Vienna has been host and home to some of the world’s most famous people.
Apart from historical figures like Metternich and a few (many) emperors, there are the stars of classical music (names like Beethoven, Mozart, Schubert, Brahms, Bruckner, Haydn, Mahler, Strauss), the scientists (Freud, Wittgenstein, Popper, Schrödinger, Mendel), the artists (Klimt, Schiele, Hundertwasser, Wagner) and others (Niki Lauda, Klaus Maria Brandauer, Billy Wilder, Simon Wiesenthal).
See my Mozart location guide for a map, photos and detailed notes on the Mozartwohnung and other places he lived, venues he played in, the Mozarthaus museum, monuments, memorials, and even his grave (he was not buried in a mass, unknown grave).
Discover all the landmarks associated with the life (and death) of Franz Schubert, including his birthplace, the house he died in, various residences, and even a Schubert lime tree. The guide includes a map and photo slideshow.
Beethoven and Haydn
And if you just want to listen to all the above’s music in a classic Viennese setting, try these tips.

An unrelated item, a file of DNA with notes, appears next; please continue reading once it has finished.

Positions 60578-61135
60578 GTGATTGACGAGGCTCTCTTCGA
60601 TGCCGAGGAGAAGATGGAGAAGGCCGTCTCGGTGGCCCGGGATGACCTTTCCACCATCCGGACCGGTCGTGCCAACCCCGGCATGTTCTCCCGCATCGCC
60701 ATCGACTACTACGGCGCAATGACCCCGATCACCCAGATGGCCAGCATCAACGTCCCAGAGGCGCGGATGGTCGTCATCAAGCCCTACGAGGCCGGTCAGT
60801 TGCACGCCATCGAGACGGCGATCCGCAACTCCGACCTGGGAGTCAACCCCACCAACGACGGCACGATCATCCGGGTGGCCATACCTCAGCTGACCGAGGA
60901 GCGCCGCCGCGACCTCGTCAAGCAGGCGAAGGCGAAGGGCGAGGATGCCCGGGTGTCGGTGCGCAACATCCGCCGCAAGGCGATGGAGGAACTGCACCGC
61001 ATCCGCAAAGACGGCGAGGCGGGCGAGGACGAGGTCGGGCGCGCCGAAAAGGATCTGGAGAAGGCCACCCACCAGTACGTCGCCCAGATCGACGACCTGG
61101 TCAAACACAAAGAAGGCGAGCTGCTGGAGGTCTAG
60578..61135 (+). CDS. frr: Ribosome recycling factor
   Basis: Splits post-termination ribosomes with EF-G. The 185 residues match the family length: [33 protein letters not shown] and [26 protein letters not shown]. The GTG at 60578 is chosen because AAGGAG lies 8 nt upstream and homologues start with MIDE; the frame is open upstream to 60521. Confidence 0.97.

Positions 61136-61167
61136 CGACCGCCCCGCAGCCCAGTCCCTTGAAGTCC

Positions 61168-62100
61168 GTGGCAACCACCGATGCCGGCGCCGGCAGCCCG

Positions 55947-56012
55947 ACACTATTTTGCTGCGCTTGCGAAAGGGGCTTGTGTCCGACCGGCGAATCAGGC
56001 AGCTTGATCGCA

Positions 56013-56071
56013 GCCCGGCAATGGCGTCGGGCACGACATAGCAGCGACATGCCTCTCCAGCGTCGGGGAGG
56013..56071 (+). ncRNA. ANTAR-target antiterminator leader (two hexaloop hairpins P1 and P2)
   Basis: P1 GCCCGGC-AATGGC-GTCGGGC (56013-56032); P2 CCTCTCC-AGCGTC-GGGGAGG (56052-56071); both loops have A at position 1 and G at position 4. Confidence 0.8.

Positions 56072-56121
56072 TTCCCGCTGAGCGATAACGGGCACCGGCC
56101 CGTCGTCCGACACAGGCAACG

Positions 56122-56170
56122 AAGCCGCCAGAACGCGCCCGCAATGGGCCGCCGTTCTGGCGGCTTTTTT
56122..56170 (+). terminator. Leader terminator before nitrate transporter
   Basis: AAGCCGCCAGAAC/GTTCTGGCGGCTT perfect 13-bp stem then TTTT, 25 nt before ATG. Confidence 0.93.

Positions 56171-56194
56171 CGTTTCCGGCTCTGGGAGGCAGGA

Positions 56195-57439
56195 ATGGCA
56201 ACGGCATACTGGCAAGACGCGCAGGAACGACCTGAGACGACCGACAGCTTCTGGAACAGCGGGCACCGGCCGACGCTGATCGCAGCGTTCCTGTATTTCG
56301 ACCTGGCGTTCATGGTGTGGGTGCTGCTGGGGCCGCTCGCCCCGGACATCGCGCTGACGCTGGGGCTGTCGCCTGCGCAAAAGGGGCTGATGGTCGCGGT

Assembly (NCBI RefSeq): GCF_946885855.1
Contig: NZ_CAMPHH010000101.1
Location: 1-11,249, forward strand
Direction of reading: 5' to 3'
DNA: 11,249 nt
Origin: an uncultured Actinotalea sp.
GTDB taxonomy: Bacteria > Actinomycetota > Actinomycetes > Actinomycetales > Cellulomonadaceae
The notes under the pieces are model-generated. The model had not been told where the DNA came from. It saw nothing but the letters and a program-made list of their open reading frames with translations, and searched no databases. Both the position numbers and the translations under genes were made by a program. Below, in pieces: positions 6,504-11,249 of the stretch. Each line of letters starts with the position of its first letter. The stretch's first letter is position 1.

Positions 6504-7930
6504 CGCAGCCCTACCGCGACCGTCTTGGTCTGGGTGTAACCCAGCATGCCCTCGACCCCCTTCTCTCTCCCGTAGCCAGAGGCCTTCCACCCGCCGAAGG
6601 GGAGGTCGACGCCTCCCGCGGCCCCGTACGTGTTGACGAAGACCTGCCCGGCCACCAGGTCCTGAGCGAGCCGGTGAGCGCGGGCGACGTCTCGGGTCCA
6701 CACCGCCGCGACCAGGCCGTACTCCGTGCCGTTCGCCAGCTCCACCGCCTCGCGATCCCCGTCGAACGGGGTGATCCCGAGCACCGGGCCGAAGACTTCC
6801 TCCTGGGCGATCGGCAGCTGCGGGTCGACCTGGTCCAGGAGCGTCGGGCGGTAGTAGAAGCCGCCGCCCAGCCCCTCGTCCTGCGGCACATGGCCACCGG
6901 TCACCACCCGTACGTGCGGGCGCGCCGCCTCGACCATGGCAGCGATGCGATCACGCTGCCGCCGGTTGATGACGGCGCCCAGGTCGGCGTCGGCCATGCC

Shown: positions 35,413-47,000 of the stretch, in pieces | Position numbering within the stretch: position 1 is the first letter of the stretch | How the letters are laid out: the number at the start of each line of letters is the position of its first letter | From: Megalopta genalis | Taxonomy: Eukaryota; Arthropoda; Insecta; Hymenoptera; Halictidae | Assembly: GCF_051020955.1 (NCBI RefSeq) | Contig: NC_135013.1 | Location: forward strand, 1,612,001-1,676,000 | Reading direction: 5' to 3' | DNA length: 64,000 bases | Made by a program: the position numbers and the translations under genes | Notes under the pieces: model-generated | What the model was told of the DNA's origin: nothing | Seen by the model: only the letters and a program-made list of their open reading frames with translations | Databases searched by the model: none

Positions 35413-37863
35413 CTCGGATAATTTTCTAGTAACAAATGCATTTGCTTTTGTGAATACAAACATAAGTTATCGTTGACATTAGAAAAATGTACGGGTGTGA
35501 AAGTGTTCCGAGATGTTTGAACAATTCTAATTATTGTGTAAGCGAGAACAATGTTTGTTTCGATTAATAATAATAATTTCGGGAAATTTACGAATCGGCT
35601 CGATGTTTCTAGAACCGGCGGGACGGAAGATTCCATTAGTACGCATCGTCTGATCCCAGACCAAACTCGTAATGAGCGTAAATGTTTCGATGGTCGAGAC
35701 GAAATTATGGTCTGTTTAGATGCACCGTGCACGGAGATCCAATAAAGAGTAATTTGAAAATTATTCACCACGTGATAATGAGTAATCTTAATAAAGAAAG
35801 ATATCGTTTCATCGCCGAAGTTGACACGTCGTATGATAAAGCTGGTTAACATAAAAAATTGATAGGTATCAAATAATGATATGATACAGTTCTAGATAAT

Perhaps no other artist is more closely associated with Vienna. Follow his life around the city with this Klimt guide, which also points you to all the places you can see his paintings and other works.
If you’re pressed for time, simply head to Belvedere Palace to see The Kiss.
The artist Egon Schiele studied, worked and died in Vienna. Here’s a guide to relevant addresses (with a map and photos), including all the places you can see his works.
If you only have time for one address, then visit the Leopold Museum, home to the most important Schiele collection.
Many of the iconic buildings in Vienna bear Wagner’s fingerprints, particularly the railway stations along the U6, U4 and S45 subway and train lines.
This Otto Wagner guide highlights landmark buildings from his life and work, with a map, dozens of photos, and numerous annotations.
Sigmund Freud spent much of his active working life in Vienna in an apartment on Berggasse. And the good news is you can walk around it, since it’s home to the Sigmund Freud Museum.